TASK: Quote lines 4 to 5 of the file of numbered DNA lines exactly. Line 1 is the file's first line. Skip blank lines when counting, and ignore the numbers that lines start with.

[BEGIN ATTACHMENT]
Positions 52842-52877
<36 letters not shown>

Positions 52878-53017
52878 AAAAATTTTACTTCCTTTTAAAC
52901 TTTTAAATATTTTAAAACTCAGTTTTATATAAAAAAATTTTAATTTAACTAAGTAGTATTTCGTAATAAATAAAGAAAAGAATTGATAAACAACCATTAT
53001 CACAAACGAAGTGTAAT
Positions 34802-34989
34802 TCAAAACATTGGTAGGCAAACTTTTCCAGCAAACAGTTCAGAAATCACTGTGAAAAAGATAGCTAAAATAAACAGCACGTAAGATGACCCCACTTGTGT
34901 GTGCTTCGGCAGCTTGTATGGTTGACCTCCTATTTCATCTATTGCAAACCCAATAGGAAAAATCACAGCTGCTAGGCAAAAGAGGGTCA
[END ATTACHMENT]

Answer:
52878 AAAAATTTTACTTCCTTTTAAAC
52901 TTTTAAATATTTTAAAACTCAGTTTTATATAAAAAAATTTTAATTTAACTAAGTAGTATTTCGTAATAAATAAAGAAAAGAATTGATAAACAACCATTAT